A friend was there with me for two weeks. We made our own caffe’ e colazione, coffee and breakfast, every morning. We often had dinners there too. We had to go shopping. And we learned so much about the way people eat and shop that we gained a more real picture of Florence. There are grocery stores, of course. But there are also bread stores, cheese stores, meat stores, wine stores and an open market for shopping. Grocery stores work but specialty shops provide a better quality in most cases, I found. And going to market is the freshest way to buy your seasonal fruit and vegetables. That is what Italians generally eat—seasonal products.
Chiavari’s daily market in Centro Storico, town center.
For me, I needed time alone in my apartment to absorb all the experiences of the day. I often journal at home, in the apartment. I also had new friends over for a meal or a gathering with drinks and aperitivi. I felt like a local in some ways.
I hand washed some clothing and used the Lavanderia, the public laundromat. I hadn’t used one of those in years. You meet people at the laundry too. You learn things. You grow.
As a dual citizen of Italy and the USA, I had a few options for rentals. I wanted to do a one-year lease to see if I could live like an Italian and live in Italy. For that reason, I kept my residence in Lazio with my cousin, Sonseere.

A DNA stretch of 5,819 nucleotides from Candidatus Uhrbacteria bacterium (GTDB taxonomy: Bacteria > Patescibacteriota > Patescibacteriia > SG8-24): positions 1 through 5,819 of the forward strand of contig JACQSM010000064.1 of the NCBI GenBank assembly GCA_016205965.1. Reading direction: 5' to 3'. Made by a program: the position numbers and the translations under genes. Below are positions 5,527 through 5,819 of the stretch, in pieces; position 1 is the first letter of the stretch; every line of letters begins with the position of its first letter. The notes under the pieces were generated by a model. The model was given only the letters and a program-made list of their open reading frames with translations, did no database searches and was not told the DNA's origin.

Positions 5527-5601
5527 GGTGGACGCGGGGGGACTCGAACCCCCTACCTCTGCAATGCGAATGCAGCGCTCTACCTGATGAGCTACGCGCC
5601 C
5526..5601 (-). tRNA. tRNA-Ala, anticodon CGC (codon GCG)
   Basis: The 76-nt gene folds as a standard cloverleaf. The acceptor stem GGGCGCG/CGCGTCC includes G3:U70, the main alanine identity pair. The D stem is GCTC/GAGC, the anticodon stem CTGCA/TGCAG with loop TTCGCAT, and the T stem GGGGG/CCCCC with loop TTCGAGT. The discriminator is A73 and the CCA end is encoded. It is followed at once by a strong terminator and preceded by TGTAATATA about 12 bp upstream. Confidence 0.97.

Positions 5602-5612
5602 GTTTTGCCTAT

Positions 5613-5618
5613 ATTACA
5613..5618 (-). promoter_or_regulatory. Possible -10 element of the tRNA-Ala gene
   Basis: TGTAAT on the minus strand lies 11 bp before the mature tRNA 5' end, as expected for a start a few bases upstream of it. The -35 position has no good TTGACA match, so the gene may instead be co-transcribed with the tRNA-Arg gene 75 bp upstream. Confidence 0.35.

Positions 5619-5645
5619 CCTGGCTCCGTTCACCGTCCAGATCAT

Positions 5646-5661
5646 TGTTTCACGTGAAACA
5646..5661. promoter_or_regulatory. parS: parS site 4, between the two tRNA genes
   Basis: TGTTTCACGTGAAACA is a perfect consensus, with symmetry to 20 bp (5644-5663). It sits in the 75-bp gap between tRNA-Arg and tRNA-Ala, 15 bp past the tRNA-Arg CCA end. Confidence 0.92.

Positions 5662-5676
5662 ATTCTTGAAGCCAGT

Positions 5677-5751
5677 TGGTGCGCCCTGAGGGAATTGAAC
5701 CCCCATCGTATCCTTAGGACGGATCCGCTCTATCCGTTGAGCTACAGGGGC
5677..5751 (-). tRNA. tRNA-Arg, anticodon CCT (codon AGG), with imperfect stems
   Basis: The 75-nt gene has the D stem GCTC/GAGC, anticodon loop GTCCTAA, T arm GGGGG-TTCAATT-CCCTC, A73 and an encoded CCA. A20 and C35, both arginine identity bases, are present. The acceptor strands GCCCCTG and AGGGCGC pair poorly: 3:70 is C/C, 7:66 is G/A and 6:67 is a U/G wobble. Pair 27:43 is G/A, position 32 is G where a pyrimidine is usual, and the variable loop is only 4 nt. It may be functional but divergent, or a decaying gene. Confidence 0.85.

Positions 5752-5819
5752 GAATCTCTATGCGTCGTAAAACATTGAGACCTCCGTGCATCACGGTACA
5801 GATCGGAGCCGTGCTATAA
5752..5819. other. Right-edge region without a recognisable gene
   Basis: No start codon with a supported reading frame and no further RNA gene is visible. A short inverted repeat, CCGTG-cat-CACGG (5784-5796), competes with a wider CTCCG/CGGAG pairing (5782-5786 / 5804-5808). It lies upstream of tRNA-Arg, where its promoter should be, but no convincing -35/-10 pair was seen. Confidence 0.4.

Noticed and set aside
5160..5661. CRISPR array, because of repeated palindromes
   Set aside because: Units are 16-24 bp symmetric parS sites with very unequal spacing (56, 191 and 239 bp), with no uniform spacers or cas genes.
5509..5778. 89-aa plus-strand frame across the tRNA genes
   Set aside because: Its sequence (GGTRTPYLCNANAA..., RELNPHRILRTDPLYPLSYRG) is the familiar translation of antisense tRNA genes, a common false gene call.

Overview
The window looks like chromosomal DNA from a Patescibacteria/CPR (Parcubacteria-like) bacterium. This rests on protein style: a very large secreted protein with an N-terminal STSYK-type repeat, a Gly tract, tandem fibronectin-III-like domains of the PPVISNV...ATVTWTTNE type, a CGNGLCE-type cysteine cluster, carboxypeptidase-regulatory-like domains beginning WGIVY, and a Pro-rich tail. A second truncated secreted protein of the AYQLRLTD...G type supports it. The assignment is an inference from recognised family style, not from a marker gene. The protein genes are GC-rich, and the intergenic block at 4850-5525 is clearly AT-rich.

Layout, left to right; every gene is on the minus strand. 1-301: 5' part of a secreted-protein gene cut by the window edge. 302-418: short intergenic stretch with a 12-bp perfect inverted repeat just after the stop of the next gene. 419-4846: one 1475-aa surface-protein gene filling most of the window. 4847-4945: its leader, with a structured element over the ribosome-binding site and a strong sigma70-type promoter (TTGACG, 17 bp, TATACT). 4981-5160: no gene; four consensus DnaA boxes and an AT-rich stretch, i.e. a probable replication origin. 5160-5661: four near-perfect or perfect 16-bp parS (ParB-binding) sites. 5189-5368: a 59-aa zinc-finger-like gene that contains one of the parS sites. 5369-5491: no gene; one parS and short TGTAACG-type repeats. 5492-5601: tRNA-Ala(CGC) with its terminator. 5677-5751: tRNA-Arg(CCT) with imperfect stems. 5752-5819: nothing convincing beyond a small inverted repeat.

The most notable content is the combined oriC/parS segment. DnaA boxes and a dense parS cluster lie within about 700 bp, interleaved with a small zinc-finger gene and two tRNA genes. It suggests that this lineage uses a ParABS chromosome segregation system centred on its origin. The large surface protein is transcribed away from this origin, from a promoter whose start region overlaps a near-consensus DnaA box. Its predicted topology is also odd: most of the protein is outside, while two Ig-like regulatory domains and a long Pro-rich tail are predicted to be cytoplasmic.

My apartment is considered a second home and, as such, as some tax ramifications I had not known about. Yet it was the only way to rent for just one year. I hope to change residency to Chiavari next year and get one of the other leases. There is a 3 year with automatic renewal for 2 years, and a 4 year with an automatic renewal for 4 years.
I love my apartment. It is close to the water and has a peek-a-boo view.
It also has an ascensore, an elevator the size of a phone booth—but I do not mind. And I have 2 balconies which expand my space.
My kitchen is efficient and very Italian.
Above the sink is a dish drainer for drying your dishes and plates. The top of my washing machine is my main work space as is the cabinet to the left.
You need a lighter to light many rental gas stoves in Italy. But first you need to figure out how to turn on the gas. I asked the neighbors. I knew nothing. I also had to turn on the electric and water meters and the water itself. I was so lost. The neighbors showed me where it was, on my little balcony off the kitchen.